Students at the John H. Daniels Faculty of Architecture, Landscape, and Design (FALD) are being sold $30 “lap desks” to use in the Main Hall of the Daniels Building, which was built without desks.
Concerns over the departmental decision to sell students these writing surfaces were brought up at the first town hall meeting of the Architecture and Visual Studies Student Union (AVSSU) on September 26, which was held in conjunction with staff from the FALD.
Assistant Dean Andrea McGee announced the decision in an email to FALD students on September 21.
“Daniels is offering students the opportunity to purchase ‘lap desks’ (writing surfaces) for $30,” she wrote. “Some students may find them helpful when using their laptop or taking notes by hand in the Main lecture hall.” The email included a link for students to purchase a lap desk.
McGee explained the decision to sell lap desks at the meeting, saying that she did consult “a couple of students” about whether they would prefer ownership of a lap desk over a rental.
Citing cleanliness concerns of using a used lap desk, McGee opted to sell lap desks for ownership. Explaining the price tag of $30, she said that the administration is “taking a loss on the lap desks,” and “it’s not that we’re trying to gouge the students.”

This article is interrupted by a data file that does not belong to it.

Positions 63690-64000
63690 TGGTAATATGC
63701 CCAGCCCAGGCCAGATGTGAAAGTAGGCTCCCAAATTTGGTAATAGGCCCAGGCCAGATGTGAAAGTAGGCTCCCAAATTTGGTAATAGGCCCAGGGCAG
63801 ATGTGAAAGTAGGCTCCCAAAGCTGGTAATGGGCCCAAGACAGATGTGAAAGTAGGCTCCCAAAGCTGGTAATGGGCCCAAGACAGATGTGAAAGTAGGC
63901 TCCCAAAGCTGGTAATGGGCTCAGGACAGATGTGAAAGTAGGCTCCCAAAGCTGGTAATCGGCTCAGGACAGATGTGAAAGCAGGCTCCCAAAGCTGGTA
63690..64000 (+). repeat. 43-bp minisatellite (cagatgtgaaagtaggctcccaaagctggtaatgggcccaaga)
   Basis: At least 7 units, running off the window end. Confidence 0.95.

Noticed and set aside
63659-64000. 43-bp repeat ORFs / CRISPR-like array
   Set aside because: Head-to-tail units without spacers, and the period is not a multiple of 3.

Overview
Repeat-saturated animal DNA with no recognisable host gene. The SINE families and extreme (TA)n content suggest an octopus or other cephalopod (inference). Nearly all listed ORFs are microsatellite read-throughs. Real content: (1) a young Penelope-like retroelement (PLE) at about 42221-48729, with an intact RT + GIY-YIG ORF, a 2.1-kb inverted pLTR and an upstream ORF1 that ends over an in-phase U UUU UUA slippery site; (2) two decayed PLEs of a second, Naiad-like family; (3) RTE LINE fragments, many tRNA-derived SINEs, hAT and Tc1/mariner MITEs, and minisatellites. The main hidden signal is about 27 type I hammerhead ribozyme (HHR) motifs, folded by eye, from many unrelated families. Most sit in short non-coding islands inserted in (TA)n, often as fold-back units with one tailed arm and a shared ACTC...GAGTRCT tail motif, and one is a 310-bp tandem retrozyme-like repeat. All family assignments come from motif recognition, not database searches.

However, recognizing student preference for rentals, McGee said, “If now we’re saying that students would like to only rent them with a deposit, we can change that.”
Dean Richard Sommer provided specifics for the deposit system, explaining that there would be “a system where people can sign [the lap desk] out when they pay the deposit, and then they can return them at the end of the year, and have the deposit returned.”
But Paul Berkun-Drevnig, Architecture Comprehensive Representative of the AVSSU, said the faculty should cover the full cost of writing desks and lend them to FALD students for free. He said that the lack of writing surfaces was a “design error from the beginning.”
In response, Sommer said that the decision “was not an oversight,” but a “long and involved discussion with the Faculty, with our Architecture team, and with many people.”
He added that the decision was made because “the hall is meant for a variety of functions.” Lacking a writing surface enables chairs to be stacked and reorganized quickly. He also said that there is pedagogical value for the absence of writing surfaces, as it discourages students from “sitting at their desks on their laptop, doing other things, which is what occurs a lot in other kinds of classes.”
Professor Jeannie Kim added that there is literature that shows that “it’s actually better to take notes by hand first,” reinforcing that the decision was made for pedagogical purposes.
Berkun-Drevnig then suggested, as a “potential stopgap measure,” to include a “row of desks” with a writing surface at the back of the Main Hall.
Sommer responded by saying that he would “look into a scattered or assembled area for people who feel strongly about” attending lectures at desks.
“That’s a fair request, entirely,” said Sommer.
Editor’s Note (October 1, 3:22pm): This article has been updated to correct a quote by Sommer.
Editor’s Note (October 1, 3:44pm): This article has been updated to correct Berkun-Drevnig’s name.